Caring Currents

Drugs That Up the Odds of Falling Down

Last updated: Jul 15, 2008

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Researchers are the University of North Carolina at Chapel Hill have compiled a long list of prescription drugs -- including common antidepressants, seizure medications, and painkillers -- that can increase the risk of falling among older people who take four or more meds.

What do these drugs all have in common? They depress the central nervous system, which may make your parents both less alert and slower to react and thus more likely to be unsteady on their feet.

We've written a lot about the dangers of falls and fall prevention among the elderly in recent weeks. Falls are the leading cause of both fatal and non-fatal injuries and a major factor in head injuries among the elderly. Studies suggest that seniors taking four or more medications are at two to three times greater risk for a life-altering stumble than those who don't.

Just a heads-up: I t's not only prescription remedies that can contribute to falls. Many over-the-counter drugs such as allergy pills, sleep aids, and some cough and cold remedies can have the same effect. So make sure your parents' doctors know about all the medications they take -- anything that can cause drowsiness can put your parents at greater risk for taking an injury-inducing tumble.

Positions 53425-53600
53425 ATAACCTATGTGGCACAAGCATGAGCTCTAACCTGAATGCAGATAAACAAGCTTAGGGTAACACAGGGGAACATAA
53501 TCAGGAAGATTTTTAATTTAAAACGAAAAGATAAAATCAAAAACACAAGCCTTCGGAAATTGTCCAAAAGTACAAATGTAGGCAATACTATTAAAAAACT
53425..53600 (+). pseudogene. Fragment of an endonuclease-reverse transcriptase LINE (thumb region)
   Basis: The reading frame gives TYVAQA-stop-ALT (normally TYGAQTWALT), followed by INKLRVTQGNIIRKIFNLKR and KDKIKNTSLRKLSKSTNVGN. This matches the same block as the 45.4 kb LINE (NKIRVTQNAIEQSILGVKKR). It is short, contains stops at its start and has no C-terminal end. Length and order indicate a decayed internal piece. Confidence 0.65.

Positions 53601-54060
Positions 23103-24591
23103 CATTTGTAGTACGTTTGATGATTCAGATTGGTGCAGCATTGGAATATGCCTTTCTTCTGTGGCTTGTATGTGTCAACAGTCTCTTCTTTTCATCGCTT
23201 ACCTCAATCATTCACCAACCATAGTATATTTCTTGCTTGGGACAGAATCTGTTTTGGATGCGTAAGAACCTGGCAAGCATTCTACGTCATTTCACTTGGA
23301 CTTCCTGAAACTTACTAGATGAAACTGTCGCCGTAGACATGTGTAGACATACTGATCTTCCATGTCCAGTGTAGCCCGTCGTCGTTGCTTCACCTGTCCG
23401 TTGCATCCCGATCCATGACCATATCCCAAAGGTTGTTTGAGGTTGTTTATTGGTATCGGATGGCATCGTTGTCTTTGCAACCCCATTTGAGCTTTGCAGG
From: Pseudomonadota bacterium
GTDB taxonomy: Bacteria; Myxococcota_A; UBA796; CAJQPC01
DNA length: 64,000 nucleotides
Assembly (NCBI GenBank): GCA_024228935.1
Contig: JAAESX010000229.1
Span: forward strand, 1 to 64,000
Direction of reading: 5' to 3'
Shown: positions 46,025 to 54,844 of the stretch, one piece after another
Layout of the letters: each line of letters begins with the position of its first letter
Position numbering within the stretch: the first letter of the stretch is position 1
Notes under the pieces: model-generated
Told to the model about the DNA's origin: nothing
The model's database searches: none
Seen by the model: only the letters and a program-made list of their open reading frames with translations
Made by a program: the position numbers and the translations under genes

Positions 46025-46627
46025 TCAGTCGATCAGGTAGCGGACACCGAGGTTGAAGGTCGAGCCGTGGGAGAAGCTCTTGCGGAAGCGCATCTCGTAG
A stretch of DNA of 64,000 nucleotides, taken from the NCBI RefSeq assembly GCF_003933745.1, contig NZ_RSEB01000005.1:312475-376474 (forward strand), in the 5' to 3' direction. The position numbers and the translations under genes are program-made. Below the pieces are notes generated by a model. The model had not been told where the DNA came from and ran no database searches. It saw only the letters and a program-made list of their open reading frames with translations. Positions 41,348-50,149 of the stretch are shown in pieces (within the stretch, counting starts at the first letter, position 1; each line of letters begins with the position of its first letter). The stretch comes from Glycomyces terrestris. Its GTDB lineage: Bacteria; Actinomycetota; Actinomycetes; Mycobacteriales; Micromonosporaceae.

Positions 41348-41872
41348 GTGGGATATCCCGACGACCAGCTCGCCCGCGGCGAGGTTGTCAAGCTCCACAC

What steps to take to protect your parents? If they're prescribed a drug on the list -- or an over-the-counter medication that could contribute to a fall -- they shouldn't abruptly stop taking it. But they should talk with their doctor or pharmacist about the risk of falling, preventive measures they can take at home, and possible alternatives to the drugs.

University of California at San Francisco geriatrician Leslie Kernisan recommends that your parents bring all their medications to each doctor's visit for review -- at least an annual meds check is generally advisable. You can always fax a list of your parents prescription and OTC medication information (include drug name, dosage, and frequency) to their physicians if a medication has changed or an office visit isn't scheduled soon.

Image by Flickr user neur0nz used under the Creative Commons attribution license.